"The World and Japan" Database (Project Leader: TANAKA Akihiko)
Database of Japanese Politics and International Relations
National Graduate Institute for Policy Studies (GRIPS); Institute for Advanced Studies on Asia (IASA), The University of Tokyo

[Title] Reform of the United States-Japan Conference on Cultural and Educational Interchange (CULCON)

[Date] April 27, 2007
[Source] Ministry of Foreign Affaires of Japan
[Full text]

On April 27, at their summit talks, the two leaders of Japan and the United States agreed to strengthen intellectual interchange between the two countries and welcomed the progress made in discussions for the reform of the United States-Japan Conference on Cultural and Educational Interchange (CULCON), an advisory committee between Japan and the U.S.

The reform outlined below was recommended, as the result of the discussion among CULCON panelists including representatives of the Japanese and the U.S. Governments, in order to enable the CULCON to take a lead in promoting exchanges in line with the realities of Japan-U.S. relations in the 21st century.

1. CULCON will identify issues in cultural, educational and intellectual interchange between Japan and the U.S., articulate the vision in this field, specify problems with which governmental organizations should be involved, and promote cooperation between the government and private sectors, with a view to producing tangible results.

2. To this end, CULCON will issue a report every four years, specifying priority challenges to be tackled, together with a strategic vision, and every two years will review how these challenges are being met. The report will be submitted to the Minister for Foreign Affairs/the Secretary of State, and the Minister of Education, Culture, Sports, Science and Technology/the Secretary of Education, and then will be reported to both leaders. CULCON will target presenting its first report at its joint conference in 2008.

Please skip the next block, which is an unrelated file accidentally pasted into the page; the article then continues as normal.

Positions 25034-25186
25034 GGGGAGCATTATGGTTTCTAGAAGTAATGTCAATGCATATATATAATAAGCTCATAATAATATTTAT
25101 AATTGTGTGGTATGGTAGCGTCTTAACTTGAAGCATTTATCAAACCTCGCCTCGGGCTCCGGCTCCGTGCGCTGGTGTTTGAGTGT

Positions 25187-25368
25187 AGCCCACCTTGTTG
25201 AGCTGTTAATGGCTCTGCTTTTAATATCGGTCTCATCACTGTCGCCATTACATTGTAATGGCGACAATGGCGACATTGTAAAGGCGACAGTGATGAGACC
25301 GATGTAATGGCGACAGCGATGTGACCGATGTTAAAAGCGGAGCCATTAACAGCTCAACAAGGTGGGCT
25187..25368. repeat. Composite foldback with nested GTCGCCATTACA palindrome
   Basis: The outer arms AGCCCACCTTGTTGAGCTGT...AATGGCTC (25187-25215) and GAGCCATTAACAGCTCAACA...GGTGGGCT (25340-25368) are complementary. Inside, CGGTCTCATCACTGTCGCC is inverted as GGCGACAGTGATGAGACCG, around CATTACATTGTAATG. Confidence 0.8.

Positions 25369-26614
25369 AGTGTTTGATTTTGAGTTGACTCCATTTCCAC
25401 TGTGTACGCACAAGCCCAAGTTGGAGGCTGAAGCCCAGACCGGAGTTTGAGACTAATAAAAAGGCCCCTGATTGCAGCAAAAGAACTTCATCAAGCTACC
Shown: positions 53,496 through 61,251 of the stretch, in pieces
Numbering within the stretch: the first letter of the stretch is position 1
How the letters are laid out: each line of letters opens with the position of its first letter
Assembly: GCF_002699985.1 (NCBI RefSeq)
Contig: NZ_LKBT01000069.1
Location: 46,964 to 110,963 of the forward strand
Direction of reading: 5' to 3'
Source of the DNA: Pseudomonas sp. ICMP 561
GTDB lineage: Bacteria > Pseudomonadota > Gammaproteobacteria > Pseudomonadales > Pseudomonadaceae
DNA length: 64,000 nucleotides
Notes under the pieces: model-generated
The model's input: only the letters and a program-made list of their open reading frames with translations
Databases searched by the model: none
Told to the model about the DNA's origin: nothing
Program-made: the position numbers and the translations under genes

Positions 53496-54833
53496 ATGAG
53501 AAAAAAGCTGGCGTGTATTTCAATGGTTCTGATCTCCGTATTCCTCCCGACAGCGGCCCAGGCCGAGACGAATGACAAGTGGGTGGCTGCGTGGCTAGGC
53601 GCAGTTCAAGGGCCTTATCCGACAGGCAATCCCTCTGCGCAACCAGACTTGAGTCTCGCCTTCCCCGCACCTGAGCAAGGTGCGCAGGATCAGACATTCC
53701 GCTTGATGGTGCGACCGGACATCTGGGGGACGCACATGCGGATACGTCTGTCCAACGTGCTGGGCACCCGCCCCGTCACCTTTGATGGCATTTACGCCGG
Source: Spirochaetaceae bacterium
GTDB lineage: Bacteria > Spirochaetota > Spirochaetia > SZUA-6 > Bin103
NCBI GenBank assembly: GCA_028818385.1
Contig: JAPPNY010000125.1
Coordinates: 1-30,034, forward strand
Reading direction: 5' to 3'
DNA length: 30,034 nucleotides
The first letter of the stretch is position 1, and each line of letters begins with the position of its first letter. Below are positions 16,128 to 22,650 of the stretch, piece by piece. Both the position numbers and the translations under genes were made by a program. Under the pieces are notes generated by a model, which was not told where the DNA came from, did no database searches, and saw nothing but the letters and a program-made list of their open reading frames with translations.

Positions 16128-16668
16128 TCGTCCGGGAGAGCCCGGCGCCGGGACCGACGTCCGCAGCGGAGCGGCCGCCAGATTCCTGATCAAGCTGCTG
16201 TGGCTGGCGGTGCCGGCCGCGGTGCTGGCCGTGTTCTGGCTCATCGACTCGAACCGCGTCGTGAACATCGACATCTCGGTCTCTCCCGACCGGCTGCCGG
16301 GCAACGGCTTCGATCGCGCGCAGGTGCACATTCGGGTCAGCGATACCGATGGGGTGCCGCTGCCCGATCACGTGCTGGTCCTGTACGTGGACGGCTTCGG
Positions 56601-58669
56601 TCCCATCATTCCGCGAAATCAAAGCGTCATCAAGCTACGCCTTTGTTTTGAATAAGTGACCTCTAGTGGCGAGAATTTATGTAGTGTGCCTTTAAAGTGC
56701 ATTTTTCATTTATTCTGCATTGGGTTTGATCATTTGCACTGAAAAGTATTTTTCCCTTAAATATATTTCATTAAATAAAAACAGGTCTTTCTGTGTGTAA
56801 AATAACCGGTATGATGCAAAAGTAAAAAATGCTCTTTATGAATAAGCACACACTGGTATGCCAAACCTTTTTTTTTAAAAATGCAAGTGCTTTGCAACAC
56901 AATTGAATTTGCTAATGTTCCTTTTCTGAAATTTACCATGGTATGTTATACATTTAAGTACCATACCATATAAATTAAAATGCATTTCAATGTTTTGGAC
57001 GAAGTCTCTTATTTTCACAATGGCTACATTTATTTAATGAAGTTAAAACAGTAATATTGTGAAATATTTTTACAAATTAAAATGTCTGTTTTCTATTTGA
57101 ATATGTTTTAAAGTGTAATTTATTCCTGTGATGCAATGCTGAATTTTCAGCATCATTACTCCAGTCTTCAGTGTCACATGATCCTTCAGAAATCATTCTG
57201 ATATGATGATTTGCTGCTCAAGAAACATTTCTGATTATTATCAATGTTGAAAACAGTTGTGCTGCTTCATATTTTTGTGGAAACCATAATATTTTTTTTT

3. CULCON will facilitate effective implementation of programs and measures to tackle the tasks and challenges outlined in the report. Such efforts require the cooperation of business communities and relevant non-profit organizations with the assistance of the Japanese and the U.S. CULCON secretariats. Following fields have been pointed out as example of areas for consideration:

(1) To foster next-generation leaders who have profound understanding of each other's countries.

(2) To promote cooperation and interchange between intellectual organizations (universities and think tanks) in Japan and the U.S.

(3) To promote the US-Japan exchange at the local level and assist the deepening of its exchange levels.

(4) Coordination with CSR (Corporate Social Responsibility) activities and other educational and cultural exchange programs.